Scientists are confident in their orbital calculations putting the comet’s last swing through the solar system’s planetary neighborhood at 50,000 years ago. But they don’t know how close it came to Earth or whether it was even visible to the Neanderthals, said Chodas, director of the Center for Near Earth Object Studies at NASA’s Jet Propulsion Laboratory in California.
When it returns, though, is tougher to judge.
Every time the comet skirts the sun and planets, their gravitational tugs alter the iceball’s path ever so slightly, leading to major course changes over time. Another wild card: jets of dust and gas streaming off the comet as it heats up near the sun.
“We don’t really know exactly how much they are pushing this comet around,” Chodas said.
The comet — a time capsule from the emerging solar system 4.5 billion years ago — came from what’s known as the Oort Cloud well beyond Pluto. This deep-freeze haven for comets is believed to stretch more than one-quarter of the way to the next star.
While comet ZTF originated in our solar system, we can’t be sure it will stay there, Chodas said. If it gets booted out of the solar system, it will never return, he added.
Don’t fret if you miss it.
“In the comet business, you just wait for the next one because there are dozens of these,” Chodas said. “And the next one might be bigger, might be brighter, might be closer.”
The Associated Press Health and Science Department receives support from the Howard Hughes Medical Institute’s Science and Educational Media Group. The AP is solely responsible for all content.
Marcia Dunn, The Associated Press
How to spot the planets hiding in plain sight – CBC.ca
This video was produced by Trevor Kjorlien as part of the CBC Creator Network. Learn more about the Creator Network here.
Most people are aware that if you live in the city, light pollution limits your view of the night sky. If you want to see lots of stars, comets and the Milky Way, you have to get out into the countryside, where the sky is dark.
However noble the cause, awareness campaigns to educate people about light pollution have had an unintended side effect: people think you can’t see anything in the urban night sky except a handful of bright stars and the moon.
So if you are a city dweller and you don’t look up, what are you missing out on?
Even in the most light-polluted skies, we can see five planets with the naked eye: Mercury, Venus, Mars, Jupiter and Saturn.
How to find the planets
It’s not unusual to be able to see the planets. Normally, some appear in the evening and some in the morning, depending on where they are in their orbit around the sun.
How do you know when and where to look?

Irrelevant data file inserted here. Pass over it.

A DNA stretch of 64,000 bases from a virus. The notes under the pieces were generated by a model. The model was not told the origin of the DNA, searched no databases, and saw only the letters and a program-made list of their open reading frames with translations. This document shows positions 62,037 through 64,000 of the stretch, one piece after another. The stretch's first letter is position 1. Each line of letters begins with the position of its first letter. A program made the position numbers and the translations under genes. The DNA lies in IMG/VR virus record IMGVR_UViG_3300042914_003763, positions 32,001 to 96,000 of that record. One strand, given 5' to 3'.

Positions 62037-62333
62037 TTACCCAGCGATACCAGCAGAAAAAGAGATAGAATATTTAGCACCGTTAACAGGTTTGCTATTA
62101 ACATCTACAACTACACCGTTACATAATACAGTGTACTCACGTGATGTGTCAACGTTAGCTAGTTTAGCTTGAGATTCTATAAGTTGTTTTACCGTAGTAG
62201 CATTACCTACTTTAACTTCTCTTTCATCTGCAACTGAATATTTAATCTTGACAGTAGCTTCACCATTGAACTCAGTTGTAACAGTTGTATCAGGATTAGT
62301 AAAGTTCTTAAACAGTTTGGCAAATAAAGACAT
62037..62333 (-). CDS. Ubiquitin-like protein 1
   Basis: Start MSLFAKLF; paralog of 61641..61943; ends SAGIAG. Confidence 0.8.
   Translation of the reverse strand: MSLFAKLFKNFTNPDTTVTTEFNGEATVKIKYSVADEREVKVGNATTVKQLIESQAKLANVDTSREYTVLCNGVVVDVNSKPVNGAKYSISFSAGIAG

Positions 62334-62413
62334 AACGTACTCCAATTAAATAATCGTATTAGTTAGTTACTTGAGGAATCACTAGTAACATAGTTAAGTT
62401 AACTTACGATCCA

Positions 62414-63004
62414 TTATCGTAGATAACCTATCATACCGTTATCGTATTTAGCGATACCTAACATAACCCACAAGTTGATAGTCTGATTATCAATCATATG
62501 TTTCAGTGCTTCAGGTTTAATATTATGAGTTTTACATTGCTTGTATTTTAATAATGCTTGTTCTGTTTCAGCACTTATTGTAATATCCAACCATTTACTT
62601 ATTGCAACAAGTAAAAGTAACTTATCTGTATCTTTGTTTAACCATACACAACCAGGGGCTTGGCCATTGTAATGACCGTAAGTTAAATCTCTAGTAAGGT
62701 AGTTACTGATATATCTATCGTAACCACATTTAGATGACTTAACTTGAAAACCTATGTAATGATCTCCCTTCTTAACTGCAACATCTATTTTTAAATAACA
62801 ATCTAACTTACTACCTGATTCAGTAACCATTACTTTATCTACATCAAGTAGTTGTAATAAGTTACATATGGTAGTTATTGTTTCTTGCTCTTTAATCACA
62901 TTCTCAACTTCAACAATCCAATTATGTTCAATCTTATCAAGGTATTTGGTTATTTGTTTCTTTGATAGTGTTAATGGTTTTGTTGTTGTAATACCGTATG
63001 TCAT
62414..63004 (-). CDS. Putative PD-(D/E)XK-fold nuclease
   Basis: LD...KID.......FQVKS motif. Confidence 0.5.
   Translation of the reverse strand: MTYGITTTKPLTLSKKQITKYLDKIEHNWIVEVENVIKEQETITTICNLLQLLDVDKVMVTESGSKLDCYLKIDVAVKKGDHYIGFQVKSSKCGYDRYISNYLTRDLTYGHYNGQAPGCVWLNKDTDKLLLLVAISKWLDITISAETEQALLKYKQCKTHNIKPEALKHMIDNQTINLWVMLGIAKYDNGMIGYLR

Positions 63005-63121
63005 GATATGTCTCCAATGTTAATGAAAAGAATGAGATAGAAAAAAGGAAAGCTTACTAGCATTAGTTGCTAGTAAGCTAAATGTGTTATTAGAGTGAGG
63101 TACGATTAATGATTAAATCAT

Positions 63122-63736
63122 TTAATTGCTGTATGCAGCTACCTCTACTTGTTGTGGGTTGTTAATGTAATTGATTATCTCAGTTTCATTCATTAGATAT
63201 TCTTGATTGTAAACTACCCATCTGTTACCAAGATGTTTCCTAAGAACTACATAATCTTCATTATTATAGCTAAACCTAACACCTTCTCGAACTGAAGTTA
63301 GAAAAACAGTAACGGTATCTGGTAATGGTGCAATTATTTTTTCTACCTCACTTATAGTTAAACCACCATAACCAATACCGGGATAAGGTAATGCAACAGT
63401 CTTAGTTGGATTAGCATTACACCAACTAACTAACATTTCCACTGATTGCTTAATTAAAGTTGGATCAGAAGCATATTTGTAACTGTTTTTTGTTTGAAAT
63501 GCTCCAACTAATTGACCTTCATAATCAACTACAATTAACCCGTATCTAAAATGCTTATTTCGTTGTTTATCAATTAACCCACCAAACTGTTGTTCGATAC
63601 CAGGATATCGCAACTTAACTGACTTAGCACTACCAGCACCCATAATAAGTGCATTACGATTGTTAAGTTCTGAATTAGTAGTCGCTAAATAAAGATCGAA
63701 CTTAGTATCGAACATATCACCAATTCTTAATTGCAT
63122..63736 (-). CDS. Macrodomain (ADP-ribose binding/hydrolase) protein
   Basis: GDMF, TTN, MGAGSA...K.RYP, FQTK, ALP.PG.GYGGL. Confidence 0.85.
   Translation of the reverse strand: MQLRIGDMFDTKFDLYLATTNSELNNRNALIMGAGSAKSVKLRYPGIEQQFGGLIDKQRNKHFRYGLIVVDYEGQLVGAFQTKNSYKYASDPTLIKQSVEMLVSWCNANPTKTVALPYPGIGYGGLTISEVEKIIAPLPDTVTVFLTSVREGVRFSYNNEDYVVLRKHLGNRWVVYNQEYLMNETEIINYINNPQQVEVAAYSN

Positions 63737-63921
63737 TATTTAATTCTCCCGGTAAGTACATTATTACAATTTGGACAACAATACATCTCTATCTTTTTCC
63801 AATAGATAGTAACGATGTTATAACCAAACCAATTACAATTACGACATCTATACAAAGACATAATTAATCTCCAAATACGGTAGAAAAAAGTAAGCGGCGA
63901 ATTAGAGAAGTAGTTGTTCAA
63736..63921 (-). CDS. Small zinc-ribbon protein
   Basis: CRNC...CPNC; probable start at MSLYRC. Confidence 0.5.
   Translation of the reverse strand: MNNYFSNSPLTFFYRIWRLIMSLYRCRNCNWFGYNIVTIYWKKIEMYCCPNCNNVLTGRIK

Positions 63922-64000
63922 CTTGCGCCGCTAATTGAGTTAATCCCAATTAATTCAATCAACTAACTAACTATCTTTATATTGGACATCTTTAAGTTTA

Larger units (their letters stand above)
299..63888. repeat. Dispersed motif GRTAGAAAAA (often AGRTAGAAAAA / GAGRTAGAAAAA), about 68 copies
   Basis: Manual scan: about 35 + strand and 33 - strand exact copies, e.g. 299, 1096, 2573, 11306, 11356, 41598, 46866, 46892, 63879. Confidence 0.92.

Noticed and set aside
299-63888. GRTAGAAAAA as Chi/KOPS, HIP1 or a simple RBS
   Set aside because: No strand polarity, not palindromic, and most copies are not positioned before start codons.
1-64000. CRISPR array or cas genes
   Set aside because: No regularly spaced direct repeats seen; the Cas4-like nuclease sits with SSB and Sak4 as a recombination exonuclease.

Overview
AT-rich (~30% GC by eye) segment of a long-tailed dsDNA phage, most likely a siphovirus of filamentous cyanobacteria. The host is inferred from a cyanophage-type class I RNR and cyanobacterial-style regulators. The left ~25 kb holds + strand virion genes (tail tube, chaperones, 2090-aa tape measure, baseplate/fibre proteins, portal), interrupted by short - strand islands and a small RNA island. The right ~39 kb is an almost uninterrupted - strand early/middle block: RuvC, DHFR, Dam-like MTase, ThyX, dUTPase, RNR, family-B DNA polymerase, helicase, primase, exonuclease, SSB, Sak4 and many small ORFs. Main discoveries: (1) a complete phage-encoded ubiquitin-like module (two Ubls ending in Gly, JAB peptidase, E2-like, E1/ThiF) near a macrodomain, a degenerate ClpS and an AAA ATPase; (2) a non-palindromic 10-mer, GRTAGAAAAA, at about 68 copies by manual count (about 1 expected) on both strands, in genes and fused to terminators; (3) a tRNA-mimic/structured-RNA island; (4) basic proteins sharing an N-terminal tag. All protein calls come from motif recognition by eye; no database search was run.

In June 2022, we had a rare opportunity: all the naked-eye planets were visible in the early morning. At dawn, you could see all five of them lined up before the sun rose and washed their light away.
Why did they appear to line up, as they did then?
The sun rises in the east and sets in the west. In the northern hemisphere, the sun appears to move through the sky in the south.
Now imagine a line was drawn out behind the sun as it travels in the sky through the day. Astronomers call this “the path of the ecliptic.”
At night, you can roughly follow this imaginary line, and that’s where the planets can be found. This is because the planets all orbit the Sun on the same plane, much like a frisbee or a vinyl record. Because all the planets travel more or less on the same plane, from our view on Earth, they appear to line up and are always visible in the southern sky from the northern hemisphere.
Embedded in our daily lives
We can see seven significant celestial objects with the naked eye: the sun, the moon and the five planets closest to the sun.
Where else do we see the number seven in our day-to-day lives?
In the calendar.
Through the magic of myth and etymology, each day of the week corresponds to these celestial objects.
- Monday is moon day, named for the moon. (In French, la lune becomes lundi.)
- Tuesday, named for Tiw, the Germanic god of war, corresponds to the Roman war god Mars (in French, mardi).
- Wednesday is named for Woden, the Germanic god corresponding to the Roman god Mercury (in French, mercredi).
- Thursday is named for Thor, the Norse god corresponding to the Roman god Jupiter. (In French, from the Latin Jovis, a name for Jupiter, we get jeudi.)
- Friday is named for Frigga, the Germanic goddess corresponding to the Roman goddess of love, Venus (in French, vendredi).
- Saturday is named for Saturn.
- Sunday is named for the sun.
Think about which day you’re reading this. Which celestial object does it correspond to?
Not only are the planets hiding in plain sight in the urban night sky, they’re hiding in our calendars — embedded in our daily lives.
The Creator Network, which works with emerging visual storytellers to bring their stories to CBC platforms, produced the piece. If you have an idea for the Creator Network, you can send your pitch here.